April 26, 2006
Oh but anyway, "dialectics."
I read in a book that I picked up in Borders that said that dialectics is the denial of identity. That was enough to tell me that, if the statement were true, no rational person would accept it as a method of philosophical inspection.
I couldn't understand most of the rest of what I read because it was full of specialized philosophy terms that I don't know and because it involved saying things like "dialectics is the denial of identity" or something to that effect.
Before I continue, those who've not given much thought to the fundamentals of logic or even existence, a denial of identity is a denial of existence. There isn't anything in existence that does not have its own specific identity. This is part of what makes Identity an axiomatic concept. One must always use it in referring to anything. For this reason any method that begins with denying identity begins from an untenable position of meaninglessness.
That is pretty much the extent of my exposure to the term "dialect" and its variants.
Well, Diana has written a lengthy post on her blog about betrayals she has suffered at the hands of Chris Sciabarra. It is a devastating indictment of his character. Unless you're familiar with Sciabarra, I don't know that I would recommend a read of the full post since it is very, very long.
Personally, my only direct exposure to Sciabarra is his monograph on Objectivism and Homosexuality, which I read in its early, online format. Even in my early education around Objectivism, I found that work to be entirely too casual to be of significant value, although I did appreciate the attempt to provide support for homosexuality within the context of an Objectivist life even if it fell short of that end.
As an aside, I think it is stupid that a gay porn star took Jon Galt as his stage name. The character of John Galt in Atlas Shrugged is anti-thetical to that of a porn star and the inclusion of his existence near the end of the monograph was, I think, gratuitous and counter-productive. But that's getting on a tangent.
So, I am more anxious to hear Diana's thoughts on Sciabarra's work.
So, her post made me want to look again at the term "dialectic."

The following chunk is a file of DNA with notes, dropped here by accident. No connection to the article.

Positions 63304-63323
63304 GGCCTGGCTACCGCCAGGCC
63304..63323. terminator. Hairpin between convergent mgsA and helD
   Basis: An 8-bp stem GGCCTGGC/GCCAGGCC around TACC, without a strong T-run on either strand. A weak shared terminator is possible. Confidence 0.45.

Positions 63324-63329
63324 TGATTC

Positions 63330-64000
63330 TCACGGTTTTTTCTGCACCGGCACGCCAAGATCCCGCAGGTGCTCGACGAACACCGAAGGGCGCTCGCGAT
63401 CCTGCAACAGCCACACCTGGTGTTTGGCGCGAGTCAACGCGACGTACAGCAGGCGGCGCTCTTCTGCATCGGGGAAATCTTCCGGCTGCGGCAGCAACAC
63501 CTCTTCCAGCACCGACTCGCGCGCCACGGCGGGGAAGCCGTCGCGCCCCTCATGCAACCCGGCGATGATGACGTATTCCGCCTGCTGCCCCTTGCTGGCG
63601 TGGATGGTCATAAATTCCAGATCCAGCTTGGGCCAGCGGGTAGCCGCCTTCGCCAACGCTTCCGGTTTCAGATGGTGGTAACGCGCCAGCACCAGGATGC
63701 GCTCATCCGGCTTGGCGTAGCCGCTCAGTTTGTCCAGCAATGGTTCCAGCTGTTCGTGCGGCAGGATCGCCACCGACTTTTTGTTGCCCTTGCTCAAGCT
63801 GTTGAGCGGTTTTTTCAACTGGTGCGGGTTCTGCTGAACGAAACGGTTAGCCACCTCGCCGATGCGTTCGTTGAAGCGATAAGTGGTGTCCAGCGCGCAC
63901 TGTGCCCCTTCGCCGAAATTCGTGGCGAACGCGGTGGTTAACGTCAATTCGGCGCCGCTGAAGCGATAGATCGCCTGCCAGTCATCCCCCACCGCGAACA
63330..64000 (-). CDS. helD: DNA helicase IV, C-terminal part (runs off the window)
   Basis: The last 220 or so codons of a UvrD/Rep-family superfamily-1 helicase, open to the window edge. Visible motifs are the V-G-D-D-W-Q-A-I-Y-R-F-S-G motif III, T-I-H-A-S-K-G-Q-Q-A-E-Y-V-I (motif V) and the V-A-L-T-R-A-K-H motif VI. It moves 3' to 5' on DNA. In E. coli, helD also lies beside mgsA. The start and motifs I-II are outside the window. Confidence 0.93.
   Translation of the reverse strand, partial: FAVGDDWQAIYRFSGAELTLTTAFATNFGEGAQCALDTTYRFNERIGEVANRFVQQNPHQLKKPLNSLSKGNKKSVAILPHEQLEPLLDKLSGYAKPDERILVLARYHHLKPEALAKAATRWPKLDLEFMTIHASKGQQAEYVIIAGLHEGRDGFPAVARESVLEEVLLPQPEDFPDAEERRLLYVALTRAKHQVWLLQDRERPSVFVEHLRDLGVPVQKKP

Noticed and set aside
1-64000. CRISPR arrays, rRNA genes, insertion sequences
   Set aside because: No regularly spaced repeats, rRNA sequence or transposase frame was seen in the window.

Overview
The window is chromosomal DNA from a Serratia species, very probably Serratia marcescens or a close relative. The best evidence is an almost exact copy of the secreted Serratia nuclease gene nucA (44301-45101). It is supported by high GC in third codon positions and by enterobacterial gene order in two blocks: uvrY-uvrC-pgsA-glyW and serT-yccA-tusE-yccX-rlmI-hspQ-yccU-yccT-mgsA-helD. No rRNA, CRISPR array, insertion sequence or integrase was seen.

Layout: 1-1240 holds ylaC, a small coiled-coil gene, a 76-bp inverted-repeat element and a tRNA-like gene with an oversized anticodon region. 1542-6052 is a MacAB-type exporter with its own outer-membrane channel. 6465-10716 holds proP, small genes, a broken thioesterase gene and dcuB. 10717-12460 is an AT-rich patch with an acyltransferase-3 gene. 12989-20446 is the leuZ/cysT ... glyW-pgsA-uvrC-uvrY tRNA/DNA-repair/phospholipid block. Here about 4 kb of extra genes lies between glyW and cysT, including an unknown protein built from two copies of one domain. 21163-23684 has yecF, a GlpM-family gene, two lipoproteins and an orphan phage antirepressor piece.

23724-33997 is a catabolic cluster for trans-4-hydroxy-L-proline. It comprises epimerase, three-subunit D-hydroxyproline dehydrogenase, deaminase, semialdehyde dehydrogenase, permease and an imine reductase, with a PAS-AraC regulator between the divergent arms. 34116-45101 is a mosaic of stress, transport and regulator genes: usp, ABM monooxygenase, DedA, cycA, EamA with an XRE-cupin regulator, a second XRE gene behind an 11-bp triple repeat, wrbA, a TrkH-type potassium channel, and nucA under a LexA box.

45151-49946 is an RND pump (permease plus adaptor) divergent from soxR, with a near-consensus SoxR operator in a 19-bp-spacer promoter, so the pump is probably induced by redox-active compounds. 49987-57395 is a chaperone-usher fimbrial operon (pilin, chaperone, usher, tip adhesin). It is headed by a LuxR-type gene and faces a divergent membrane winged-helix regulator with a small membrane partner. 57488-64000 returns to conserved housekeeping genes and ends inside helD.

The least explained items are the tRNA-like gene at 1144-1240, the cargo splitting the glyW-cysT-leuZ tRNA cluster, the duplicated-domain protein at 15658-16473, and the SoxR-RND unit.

In classical philosophy, dialectic (Greek: διαλεκτική) is an exchange of propositions (theses) and counter-propositions (antitheses) resulting in a synthesis of the opposing assertions, or at least a qualitative transformation in the direction of the dialogue.
That made no sense to me.
Unfortunately, I don't have time to complete this post right now so I'm going to wander off and do something else. I will have to think about this "dialectic method" more at another time.
April 21, 2006
SAN FRANCISCO (Reuters) - Public schools can bar clothing with slogans that are hurtful, a U.S. appeals court ruled Thursday in the case of a student who wore a T-shirt saying "Homosexuality is shameful."
The 2-1 decision by a three-judge panel of the U.S. 9th Circuit Court of Appeals backed a San Diego-area high school's argument that it was entitled to tell a student to remove a T-shirt with that message.
The officials were concerned the slogan could raise tension at the school, where there had been conflict between gay and straight students.
What if someone had a t-shirt that said, "Christianity is shameful?" Or what if someone had a t-shirt that said, "Yo mama?" Oh, what if, I dunno, someone made a t-shirt with Mohammed wearing a turban containing a bomb?
There is an important mitigating factor in this case, however: we're talking about what children wear to school. Unfortunately, the fact that it is a "public" school renders this question effectively unanswerable because while no one's rights are being violated in the act of wearing the shirt, it does create a situation in which some children may not be getting a proper education. If they were paying tuition, then they could vote on the issue by leaving the school. Since they aren't we are left with a court decision that pleases no one.
April 18, 2006
I'm not saying that scale or dimension are of no concern in all contexts. Of course not, that would be silly.
But when it comes to planning the ideal business or government, size doesn't matter. Although, the two do seem to be opposites in that larger businesses usually make more money while larger governments spend more.
If I had my druthers and no other information to go by, I would certainly choose to have a small government and a large business. This is because when the right principles are put into practice, the best, most profitable and enjoyable situations arise such that good governments tend to be small and good businesses tend to be large.